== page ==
One night, while Mark, Bryon, Cathy, and M&M are hanging out, the tension between Cathy and Mark reaches a head; Bryon feels caught between. Then, M&M runs away, feeling rejected at home for who he is. M&M does not come home in the following days, as everyone expects. One night, Bryon and Mark finally hang out by themselves again. They pick up a drunk Angela Shepard, now married, who reminisces with them. When she passes out, Mark cuts off all of her long hair. Mark reveals to a drunk Bryon that he knows where M&M is. Mark also starts bringing income, and Bryon does not want to know where it comes from. Mark takes Bryon to a hippie house where M&M supposedly is, but do not find him that day. That night, while waiting outside a friend’s house, Bryon is found by the Shepards, and is beaten up very badly by them. Mark stays with the injured Bryon, and desires revenge—however, Bryon realizes that, just like Mike, he does not hate his attackers.

As he gets better, Bryon visits Charlie’s grave, and feels slightly better about everything. Bryon then takes Cathy to the hippie house, since M&M might be there. They find him just having gone on a very bad LSD trip: he is out-of-his-mind terrified and sick. They take him to the hospital, where Mr. Carlson meets up with them.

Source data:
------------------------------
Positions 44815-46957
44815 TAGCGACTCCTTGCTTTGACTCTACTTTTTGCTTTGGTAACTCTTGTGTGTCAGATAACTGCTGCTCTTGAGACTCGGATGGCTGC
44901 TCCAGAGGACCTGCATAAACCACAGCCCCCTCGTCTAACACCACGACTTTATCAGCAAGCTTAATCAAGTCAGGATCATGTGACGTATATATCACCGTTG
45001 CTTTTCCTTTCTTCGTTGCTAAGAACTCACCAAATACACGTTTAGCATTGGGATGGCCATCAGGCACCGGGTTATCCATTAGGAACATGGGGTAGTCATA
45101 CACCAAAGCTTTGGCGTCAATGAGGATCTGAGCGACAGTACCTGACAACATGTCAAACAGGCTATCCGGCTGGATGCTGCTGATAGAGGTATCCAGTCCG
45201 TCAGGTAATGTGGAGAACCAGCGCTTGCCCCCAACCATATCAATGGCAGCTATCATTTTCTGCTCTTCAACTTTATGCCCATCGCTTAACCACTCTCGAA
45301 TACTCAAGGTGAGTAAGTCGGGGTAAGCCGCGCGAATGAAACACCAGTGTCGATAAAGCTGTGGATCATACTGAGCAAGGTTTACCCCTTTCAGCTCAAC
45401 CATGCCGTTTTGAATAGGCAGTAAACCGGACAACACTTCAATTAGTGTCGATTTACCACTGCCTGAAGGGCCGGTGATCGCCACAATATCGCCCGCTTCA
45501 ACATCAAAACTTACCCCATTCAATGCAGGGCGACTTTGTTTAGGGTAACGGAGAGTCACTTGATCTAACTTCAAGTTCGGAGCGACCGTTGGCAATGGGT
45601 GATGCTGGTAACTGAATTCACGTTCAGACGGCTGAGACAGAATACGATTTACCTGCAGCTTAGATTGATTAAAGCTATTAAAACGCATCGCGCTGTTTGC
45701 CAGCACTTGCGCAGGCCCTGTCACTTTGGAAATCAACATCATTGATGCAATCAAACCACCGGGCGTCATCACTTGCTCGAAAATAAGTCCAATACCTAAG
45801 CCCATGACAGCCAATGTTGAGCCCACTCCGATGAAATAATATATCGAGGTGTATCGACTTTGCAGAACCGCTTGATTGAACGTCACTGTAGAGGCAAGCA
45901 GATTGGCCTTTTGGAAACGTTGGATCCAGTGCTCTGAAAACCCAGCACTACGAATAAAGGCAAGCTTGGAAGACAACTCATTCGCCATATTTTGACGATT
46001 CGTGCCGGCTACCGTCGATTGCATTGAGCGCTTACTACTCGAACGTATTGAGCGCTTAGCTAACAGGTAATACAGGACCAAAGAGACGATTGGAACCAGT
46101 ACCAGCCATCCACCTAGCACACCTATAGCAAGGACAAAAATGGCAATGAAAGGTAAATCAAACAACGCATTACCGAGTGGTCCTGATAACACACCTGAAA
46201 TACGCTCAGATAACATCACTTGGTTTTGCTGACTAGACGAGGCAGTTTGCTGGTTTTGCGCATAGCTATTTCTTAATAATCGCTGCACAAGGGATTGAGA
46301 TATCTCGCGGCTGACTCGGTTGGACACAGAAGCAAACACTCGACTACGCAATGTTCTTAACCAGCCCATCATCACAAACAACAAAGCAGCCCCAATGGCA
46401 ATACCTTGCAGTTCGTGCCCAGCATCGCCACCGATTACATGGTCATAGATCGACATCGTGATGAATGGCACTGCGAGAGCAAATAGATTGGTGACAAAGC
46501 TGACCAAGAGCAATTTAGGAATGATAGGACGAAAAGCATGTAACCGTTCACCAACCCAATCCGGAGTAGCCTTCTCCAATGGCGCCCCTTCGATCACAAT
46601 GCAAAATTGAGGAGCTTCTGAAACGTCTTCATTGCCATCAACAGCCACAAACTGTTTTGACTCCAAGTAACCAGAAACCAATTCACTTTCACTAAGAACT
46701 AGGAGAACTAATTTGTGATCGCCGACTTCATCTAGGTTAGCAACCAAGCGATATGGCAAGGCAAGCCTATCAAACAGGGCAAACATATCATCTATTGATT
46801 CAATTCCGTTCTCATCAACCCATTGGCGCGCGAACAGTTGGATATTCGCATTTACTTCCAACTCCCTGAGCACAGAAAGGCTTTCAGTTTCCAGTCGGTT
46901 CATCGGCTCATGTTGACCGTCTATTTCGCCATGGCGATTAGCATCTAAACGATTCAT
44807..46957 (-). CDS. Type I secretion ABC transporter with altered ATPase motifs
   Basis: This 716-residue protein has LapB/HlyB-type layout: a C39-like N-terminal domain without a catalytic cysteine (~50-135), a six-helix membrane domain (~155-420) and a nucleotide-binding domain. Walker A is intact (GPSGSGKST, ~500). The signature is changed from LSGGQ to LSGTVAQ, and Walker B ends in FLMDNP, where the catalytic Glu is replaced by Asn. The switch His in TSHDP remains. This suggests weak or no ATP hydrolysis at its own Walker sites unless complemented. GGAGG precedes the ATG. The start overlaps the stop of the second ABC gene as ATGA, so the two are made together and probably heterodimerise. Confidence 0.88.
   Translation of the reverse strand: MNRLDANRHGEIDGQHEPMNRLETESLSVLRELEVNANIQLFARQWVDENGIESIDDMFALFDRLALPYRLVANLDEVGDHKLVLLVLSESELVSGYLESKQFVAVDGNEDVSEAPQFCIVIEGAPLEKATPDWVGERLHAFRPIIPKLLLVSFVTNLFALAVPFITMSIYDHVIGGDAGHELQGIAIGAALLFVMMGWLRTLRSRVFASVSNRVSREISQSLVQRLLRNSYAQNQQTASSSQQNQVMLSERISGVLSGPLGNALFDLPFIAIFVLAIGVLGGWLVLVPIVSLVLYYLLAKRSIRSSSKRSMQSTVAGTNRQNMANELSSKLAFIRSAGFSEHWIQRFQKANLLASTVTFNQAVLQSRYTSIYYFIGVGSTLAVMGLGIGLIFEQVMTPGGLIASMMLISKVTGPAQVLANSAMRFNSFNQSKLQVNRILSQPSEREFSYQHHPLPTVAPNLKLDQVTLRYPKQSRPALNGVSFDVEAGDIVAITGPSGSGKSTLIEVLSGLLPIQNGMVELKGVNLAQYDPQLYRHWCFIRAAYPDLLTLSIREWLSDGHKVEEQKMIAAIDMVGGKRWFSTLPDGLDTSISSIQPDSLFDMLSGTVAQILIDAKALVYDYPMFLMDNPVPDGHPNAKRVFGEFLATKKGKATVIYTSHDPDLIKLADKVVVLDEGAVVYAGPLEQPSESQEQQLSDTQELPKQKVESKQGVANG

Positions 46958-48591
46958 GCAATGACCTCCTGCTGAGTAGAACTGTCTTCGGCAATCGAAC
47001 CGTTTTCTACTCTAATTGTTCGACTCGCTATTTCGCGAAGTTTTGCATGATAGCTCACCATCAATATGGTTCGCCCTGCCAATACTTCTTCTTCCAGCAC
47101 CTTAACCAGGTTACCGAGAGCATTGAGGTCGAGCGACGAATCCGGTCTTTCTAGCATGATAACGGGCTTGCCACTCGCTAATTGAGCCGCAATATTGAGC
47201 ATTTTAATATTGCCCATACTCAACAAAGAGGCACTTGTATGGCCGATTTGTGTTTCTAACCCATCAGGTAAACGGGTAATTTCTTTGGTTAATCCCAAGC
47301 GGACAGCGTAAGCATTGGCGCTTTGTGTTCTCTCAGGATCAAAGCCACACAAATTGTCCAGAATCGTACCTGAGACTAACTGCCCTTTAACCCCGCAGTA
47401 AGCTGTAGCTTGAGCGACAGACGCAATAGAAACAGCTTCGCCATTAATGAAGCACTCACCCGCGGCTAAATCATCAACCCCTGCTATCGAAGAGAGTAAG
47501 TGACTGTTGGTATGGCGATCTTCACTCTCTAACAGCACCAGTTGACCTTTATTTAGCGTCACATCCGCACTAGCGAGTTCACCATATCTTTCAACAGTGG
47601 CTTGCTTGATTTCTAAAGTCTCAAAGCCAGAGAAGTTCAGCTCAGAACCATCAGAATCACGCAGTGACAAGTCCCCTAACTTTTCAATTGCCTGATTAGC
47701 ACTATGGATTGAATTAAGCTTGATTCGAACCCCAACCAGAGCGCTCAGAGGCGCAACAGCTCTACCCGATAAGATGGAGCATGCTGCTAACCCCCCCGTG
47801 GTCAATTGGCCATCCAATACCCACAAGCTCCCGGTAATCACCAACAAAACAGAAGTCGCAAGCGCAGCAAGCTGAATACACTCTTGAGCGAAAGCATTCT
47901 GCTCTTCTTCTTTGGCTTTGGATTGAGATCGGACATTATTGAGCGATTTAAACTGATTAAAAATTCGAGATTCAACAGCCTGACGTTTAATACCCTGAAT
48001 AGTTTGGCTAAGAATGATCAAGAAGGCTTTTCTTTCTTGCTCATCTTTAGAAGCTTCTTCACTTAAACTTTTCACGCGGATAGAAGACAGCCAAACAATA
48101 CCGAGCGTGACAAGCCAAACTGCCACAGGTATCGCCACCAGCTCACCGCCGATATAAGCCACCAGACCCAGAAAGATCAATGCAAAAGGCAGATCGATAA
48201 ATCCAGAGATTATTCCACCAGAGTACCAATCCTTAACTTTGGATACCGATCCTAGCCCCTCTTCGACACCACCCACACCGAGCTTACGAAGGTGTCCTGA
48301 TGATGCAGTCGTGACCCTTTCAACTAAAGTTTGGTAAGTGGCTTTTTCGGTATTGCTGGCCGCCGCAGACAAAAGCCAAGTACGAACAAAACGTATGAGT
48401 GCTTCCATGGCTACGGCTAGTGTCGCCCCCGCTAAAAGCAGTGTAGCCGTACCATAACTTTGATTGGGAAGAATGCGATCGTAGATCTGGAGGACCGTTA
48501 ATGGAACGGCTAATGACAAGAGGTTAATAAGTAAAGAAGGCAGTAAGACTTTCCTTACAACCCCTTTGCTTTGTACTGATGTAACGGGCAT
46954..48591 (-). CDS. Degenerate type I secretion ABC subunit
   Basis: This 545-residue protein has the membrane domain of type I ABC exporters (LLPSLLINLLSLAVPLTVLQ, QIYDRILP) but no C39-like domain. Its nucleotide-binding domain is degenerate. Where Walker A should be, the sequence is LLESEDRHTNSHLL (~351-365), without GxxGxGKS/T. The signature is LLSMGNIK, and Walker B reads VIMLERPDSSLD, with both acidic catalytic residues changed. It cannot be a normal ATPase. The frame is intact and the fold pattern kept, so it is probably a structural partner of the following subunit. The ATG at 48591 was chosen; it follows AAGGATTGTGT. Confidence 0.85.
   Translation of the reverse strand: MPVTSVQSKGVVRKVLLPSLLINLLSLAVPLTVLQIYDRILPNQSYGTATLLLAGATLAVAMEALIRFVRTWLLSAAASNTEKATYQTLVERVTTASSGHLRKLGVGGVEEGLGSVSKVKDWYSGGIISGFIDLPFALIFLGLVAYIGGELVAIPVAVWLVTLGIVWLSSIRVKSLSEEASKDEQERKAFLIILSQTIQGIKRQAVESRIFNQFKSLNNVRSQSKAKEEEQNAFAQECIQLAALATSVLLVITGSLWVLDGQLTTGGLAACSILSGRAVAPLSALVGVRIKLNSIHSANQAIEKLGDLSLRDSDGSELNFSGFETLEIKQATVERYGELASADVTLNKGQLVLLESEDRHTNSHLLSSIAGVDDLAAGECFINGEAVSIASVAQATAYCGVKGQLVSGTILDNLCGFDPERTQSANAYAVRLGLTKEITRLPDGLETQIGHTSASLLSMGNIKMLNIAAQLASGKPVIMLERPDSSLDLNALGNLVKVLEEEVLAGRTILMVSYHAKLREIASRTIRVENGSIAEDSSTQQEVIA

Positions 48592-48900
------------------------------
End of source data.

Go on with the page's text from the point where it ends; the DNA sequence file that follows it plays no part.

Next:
Upon returning to his house after dropping Cathy off, Bryon finds a tube of pills under Mark’s bed, and realizes that Mark has been pushing drugs. He calls the police on his own best friend and brother. After seeing what happened to M&M, Bryon cannot stand to think that Mark could have been selling substances to young, innocent kids. Mark returns and is incredulous at what Bryon has done. The cops then come and take him away. Bryon testifies at Mark’s subsequent trial, but Mark is sentenced to five years in state prison. Bryon and Cathy drift apart soon after; Bryon’s actions affect everything he does, and he still cannot justify his drastic decision to call the police on Mark. He tries to visit Mark, but Mark has been causing trouble, and so it takes a while for him to finally get to see him. In the meantime, he finds out that Cathy is dating Ponyboy. While visiting Mark, Bryon realizes that Mark could likely kill him out of hatred. He realizes that he has become a mixture of all his experiences and the experiences of people around him, and is much more confused now, as an adult, than when he was a child.

Connections to other books by S.E. Hinton[edit]

The book, like Rumble Fish, takes place in Tulsa, Oklahoma, Hinton's hometown and the setting of her first book, The Outsiders. However, unlike Rumble Fish, Ponyboy Curtis, the main character of The Outsiders, appears in That Was Then, This Is Now and even takes part in the events surrounding the dance and killing spree.

The characters of Tim and Curly Shepard from The Outsiders also appear, as does their sister Angela, who is original to That Was Then, This Is Now. Randy, who was in The Outsiders, also appears as a hippie in this book, which is appropriate to those who have read or seen The Outsiders, as Randy is an affluent kid who feels guilty about the class division and becomes repulsed by it, which is the background and beliefs of many hippies. In Tex, there is a brief description of Mark and Cathy, who are original to That Was Then, This Is Now.

See also[edit]

References[edit]